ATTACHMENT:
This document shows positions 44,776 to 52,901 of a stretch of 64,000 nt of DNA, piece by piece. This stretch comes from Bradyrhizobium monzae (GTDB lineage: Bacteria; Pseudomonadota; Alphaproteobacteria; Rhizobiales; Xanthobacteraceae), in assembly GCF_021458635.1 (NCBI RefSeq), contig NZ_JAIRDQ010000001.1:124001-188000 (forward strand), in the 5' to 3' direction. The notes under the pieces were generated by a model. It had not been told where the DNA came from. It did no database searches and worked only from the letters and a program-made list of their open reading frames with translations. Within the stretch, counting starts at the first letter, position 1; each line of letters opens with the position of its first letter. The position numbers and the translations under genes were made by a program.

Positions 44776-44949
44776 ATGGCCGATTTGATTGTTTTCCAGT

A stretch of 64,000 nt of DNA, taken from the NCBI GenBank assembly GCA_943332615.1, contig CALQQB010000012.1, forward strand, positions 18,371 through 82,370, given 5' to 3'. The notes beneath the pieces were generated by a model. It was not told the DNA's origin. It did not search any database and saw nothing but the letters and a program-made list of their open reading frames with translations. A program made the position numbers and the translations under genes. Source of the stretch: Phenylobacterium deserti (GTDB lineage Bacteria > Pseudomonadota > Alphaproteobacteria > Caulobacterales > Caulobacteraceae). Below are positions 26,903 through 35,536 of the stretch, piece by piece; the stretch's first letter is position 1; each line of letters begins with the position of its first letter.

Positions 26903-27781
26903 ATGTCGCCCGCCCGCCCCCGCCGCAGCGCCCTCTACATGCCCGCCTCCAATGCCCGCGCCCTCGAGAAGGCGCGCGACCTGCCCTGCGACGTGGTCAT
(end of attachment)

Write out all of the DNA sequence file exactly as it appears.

This document shows positions 44,776 to 52,901 of a stretch of 64,000 nt of DNA, piece by piece. This stretch comes from Bradyrhizobium monzae (GTDB lineage: Bacteria; Pseudomonadota; Alphaproteobacteria; Rhizobiales; Xanthobacteraceae), in assembly GCF_021458635.1 (NCBI RefSeq), contig NZ_JAIRDQ010000001.1:124001-188000 (forward strand), in the 5' to 3' direction. The notes under the pieces were generated by a model. It had not been told where the DNA came from. It did no database searches and worked only from the letters and a program-made list of their open reading frames with translations. Within the stretch, counting starts at the first letter, position 1; each line of letters opens with the position of its first letter. The position numbers and the translations under genes were made by a program.

Positions 44776-44949
44776 ATGGCCGATTTGATTGTTTTCCAGT

A stretch of 64,000 nt of DNA, taken from the NCBI GenBank assembly GCA_943332615.1, contig CALQQB010000012.1, forward strand, positions 18,371 through 82,370, given 5' to 3'. The notes beneath the pieces were generated by a model. It was not told the DNA's origin. It did not search any database and saw nothing but the letters and a program-made list of their open reading frames with translations. A program made the position numbers and the translations under genes. Source of the stretch: Phenylobacterium deserti (GTDB lineage Bacteria > Pseudomonadota > Alphaproteobacteria > Caulobacterales > Caulobacteraceae). Below are positions 26,903 through 35,536 of the stretch, piece by piece; the stretch's first letter is position 1; each line of letters begins with the position of its first letter.

Positions 26903-27781
26903 ATGTCGCCCGCCCGCCCCCGCCGCAGCGCCCTCTACATGCCCGCCTCCAATGCCCGCGCCCTCGAGAAGGCGCGCGACCTGCCCTGCGACGTGGTCAT